It’s MLK Jr. Day.
What’s the appropriate greeting, “Happy MLK Day”? That doesn’t seem right to me.
I was raised in a family that observed the major Jewish holidays. I was taught the majors were the “high holidays” (Rosh Hashanah and Yom Kippur) and Passover. I have a vague and possibly incorrect memory of being told that “we” do not say Happy New Year at Rosh Hashanah. It’s a somber time. We reflect on the many things we did wrong in the past year. We hope to be written in the Book of Life for the next year. Those people who think Hanukkah is a major holiday might say Happy New Year to us, but we do not say it.
I have the same feeling about MLK Day. It’s not “Happy MLK Day” in my mind. Maybe “Welcome to MLK Day, Get to Work”? Or “May you have a Meaningful MLK Day”? (But who talks like that?) How about “Transformational MLK Day to You!” It’s a mouthful, but it comes the closest to what I am thinking.
p.s. As is often the case in these blog posts that refer to my childhood, I enjoy a laugh in looking back. Many Jews I know do wish one another Happy New Year at the high holidays. Did I misunderstand? Misremember? Miss the memo? Undoubtedly yes.
Laura I love this and I love the word transformational and I love you!
GS, ❤️❤️❤️❤️. Love, TNM
Thank you for this! I especially love reading the posts which refer to your childhood and your mom! But I love all of your posts ❤️❤️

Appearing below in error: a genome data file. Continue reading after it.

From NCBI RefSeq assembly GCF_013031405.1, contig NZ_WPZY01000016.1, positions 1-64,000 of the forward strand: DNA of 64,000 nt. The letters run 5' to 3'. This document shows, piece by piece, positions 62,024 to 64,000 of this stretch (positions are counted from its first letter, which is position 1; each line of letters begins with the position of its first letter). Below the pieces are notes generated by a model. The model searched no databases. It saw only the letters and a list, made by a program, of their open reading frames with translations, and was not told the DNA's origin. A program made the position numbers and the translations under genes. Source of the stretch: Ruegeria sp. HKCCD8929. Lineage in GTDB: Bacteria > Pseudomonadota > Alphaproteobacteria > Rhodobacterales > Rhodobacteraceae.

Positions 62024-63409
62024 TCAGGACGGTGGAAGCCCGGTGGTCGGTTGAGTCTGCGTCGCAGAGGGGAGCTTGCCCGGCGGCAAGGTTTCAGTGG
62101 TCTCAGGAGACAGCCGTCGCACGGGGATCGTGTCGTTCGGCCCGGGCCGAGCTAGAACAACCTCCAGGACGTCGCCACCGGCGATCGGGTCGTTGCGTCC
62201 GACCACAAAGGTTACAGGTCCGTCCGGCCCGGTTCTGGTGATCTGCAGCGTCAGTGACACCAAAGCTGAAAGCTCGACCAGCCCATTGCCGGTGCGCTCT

ps, I don’t know if I ever told you but at the large company I work for, we all go by our initials! Because there are so many of us now, they are many times when a new employees initials are already taken, so the company generates a set of initials for them based on their own 🙂
Thanks, CG! I did not know that about your company & initials. We use lots of initials around here (e.g., TNM = Ted and Nathan’s mom = AJA = Allison and Jeffrey’s Aunt). Part of our general family silliness. –Silly LK!
“Have a Meaningful MLK Day!” resonates with me. I, for one, talk like this…and don’t mind getting teased for it 🙂 Each year I make a concerted effort to honor, do, and “BE” meaningful in reflections and deeds on MLK Day. Critically evaluating the greetings we use on a holiday offers a lens into how we engage/negotiate our collective “meanings” of said holiday. What a great read, particularly during this week of MLK Day and an historical inauguration in Washington, D.C. Thanks Laura!
~ Kimberly (January 20, 2021)
Thank YOU, Kimberly! I am glad to know I have found a fellow serious-talker. xo LK